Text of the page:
A reflection of Patrick Halbur’s experience as an interim dean

Dr. Pat Halbur, professor and chair of veterinary diagnostic and production animal medicine, has been named interim dean of Iowa State Universityís College of Veterinary Medicine. (Christopher Gannon/Iowa State University)

Courtesy of Christopher Gannon

Dr. Pat Halbur, professor and chair of veterinary diagnostic and production animal medicine, has been named interim dean of Iowa State Universityís College of Veterinary Medicine. (Christopher Gannon/Iowa State University)

Halee Olson

How did Patrick Halbur end up as interim dean of the Iowa State College of Veterinary Medicine? Well, the story is: “the provost just called me up and asked.”

Halbur, who holds degrees in veterinary pathology from Iowa State, is no stranger to holding administrative positions.

“I have a lot of experience working my way up through levels of faculty,” Halbur said. “My guess is that the provost looked at that and thought I could hold it together.”

After receiving his first degree from Iowa State, a doctorate of veterinary medicine, Halbur was a private veterinary practitioner in Williamsburg, Iowa.

His wife, Therese Halbur, decided to take a job in Ames as a pediatrician, so he “somewhat reluctantly” sold out of his private practice and came back to graduate school in Ames, where he received his masters and doctorate, both in veterinary pathology.

“I am best known in Ames as the spouse of Dr. Halbur. It’s true,” Halbur joked.

Dave Gieseke, communications manager of the College of Vet Med, was also present during the conversation.

“It is true! She was my kids’ pediatrician,” Gieseke said, backing up Halbur.

Halbur has four children of his own — a high school student, a dentist in Cedar Falls, Iowa, a student at the University of Southern California and a student finishing a Ph.D. at the University of Wisconsin.

Halbur speaks passionately about the College of Vet Med. His words show a pride and allegiance to the college.

“We serve the most progressive livestock and poultry producers in the world. That keeps us on the cutting edge of research,” Halbur said. “And if we are producing vets to serve in those positions, we have to be on the cutting edge for teaching.”

The college implemented a $1.25 million budget cut during Halbur’s first month on the job. He believes they did it in a way that had very little, if any, effect on the students.

Halbur shared the first question the college asks before doing something administratively is: “How will this affect the students?”

“Because the most important thing we do here is educate future veterinarians,” Halbur said.

Since stepping in as interim dean, Halbur has also been a part of three “rigorous” accreditation processes. One from the American Veterinary Medical Association (AVMA), one in regards to the diagnostic lab and one in regards to the college’s hospital.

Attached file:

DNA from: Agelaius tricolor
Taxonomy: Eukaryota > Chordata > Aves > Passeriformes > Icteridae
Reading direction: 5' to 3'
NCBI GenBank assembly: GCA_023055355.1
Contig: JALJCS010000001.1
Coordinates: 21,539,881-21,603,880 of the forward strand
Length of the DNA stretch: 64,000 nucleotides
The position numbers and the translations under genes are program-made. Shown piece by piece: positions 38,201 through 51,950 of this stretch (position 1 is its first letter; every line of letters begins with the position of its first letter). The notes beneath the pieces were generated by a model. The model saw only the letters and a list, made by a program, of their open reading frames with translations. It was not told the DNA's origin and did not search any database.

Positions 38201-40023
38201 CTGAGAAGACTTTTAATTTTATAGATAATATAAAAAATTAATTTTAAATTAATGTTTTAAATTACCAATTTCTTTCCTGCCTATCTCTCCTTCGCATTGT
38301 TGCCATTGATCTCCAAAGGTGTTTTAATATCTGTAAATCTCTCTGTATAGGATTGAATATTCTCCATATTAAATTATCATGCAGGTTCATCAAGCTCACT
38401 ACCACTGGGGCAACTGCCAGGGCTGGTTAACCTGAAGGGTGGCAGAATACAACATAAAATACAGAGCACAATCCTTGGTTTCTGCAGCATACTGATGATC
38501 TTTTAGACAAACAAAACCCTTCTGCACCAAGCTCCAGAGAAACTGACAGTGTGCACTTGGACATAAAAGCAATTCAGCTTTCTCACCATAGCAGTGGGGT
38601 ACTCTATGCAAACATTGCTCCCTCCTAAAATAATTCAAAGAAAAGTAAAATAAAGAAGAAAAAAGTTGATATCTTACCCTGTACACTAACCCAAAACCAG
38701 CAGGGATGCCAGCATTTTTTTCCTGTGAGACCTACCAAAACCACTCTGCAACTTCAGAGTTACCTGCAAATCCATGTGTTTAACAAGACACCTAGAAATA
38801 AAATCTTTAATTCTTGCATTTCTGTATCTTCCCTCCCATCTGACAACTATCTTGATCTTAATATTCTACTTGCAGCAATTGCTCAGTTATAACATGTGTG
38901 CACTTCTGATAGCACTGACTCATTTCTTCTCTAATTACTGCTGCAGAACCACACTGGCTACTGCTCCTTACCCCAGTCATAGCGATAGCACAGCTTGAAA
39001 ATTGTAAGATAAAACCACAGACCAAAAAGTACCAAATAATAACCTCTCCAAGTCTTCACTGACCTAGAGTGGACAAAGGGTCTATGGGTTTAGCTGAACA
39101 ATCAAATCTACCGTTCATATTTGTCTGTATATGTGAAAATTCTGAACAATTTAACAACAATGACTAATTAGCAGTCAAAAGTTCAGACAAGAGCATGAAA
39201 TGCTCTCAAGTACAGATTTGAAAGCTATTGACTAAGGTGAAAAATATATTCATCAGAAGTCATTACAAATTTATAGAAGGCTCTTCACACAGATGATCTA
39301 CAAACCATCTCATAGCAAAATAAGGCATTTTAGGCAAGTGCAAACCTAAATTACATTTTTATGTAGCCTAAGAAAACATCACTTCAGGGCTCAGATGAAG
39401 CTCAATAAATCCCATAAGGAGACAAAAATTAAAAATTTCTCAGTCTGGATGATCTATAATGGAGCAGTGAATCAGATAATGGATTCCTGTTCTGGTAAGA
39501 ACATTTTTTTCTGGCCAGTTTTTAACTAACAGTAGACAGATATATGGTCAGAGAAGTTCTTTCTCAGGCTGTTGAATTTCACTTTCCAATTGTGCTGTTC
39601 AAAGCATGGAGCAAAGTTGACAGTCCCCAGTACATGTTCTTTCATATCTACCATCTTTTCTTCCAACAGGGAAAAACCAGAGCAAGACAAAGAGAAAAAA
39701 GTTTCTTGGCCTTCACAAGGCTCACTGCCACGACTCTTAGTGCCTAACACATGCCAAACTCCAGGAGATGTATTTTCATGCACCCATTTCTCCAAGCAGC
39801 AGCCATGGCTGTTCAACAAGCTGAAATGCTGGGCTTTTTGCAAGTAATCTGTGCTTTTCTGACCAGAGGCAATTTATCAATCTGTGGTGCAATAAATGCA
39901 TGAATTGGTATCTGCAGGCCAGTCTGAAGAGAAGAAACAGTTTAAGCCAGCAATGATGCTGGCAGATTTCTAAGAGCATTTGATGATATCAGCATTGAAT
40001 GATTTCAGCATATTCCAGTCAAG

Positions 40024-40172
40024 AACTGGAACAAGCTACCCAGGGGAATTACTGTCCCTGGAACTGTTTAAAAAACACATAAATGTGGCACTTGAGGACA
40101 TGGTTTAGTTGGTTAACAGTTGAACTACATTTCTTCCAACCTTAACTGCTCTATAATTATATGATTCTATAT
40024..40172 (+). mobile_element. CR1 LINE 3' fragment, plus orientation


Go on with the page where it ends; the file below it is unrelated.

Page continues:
The college was successful in accreditation of its diagnostic lab and hospital, and will find out it’s results from AVMA very soon.

The college has been working to educate the public and the legislature on the need for a new diagnostic lab.

“We have the largest, and I’m quite sure the most progressive, veterinary diagnostic lab in the nation,” Halbur said. “But it’s in a 42-year-old facility.”

Halbur said the college has been working extensively over the last couple of months to make sure legislators understand the college’s needs, and he is hopeful the college will be successful in getting some money to start the project.

The new diagnostic lab will cost $124 million.

On the topic of issues within the college, Halbur noted mental health and wellness and student loan debt as two significant ones.

Halbur said the college brings in wellness speakers on a regular basis and is working closely with the senior vice president for the student affairs office to bring wellness and mental health counseling services on site at the college.

“It’s difficult for our students to get over to main campus [for counseling services] during regular hours, and they deal with some issues that undergraduate students don’t,” Halbur said. “For me, it’s a very high priority to address wellness and mental health of our students.”

Halbur said student debt is another issue and a challenge nationally for the veterinary profession.

Iowa State’s veterinary medicine program is number 26 out of 30 vet schools in the nation for highest resident cost of education, so 25 of the other vet schools have higher costs.

“I think we have a quality product at a fair price,” Halbur said. “But I still think it costs enough to go here and the debt is high enough that there’s a substantial number of students who would like to become veterinarians, but they’re choosing other careers because of the debt.”

Halbur was announced as the third and final candidate for the permanent dean position in February.

The Vet Med dean search is ongoing, the college announced it will continue looking for new dean after holding open forums for the three candidates. The college doesn’t feel like it has found the right person yet.

“Interim Dean Halbur has done an amazing job with the school since filling in the position in June of 2017. He has increased the transparency between administration and students and really takes students’ concerns seriously and acts upon them quickly,” said Abbey Smith, president of the Iowa State chapter of the Student American Veterinary Medical Association (SAVMA).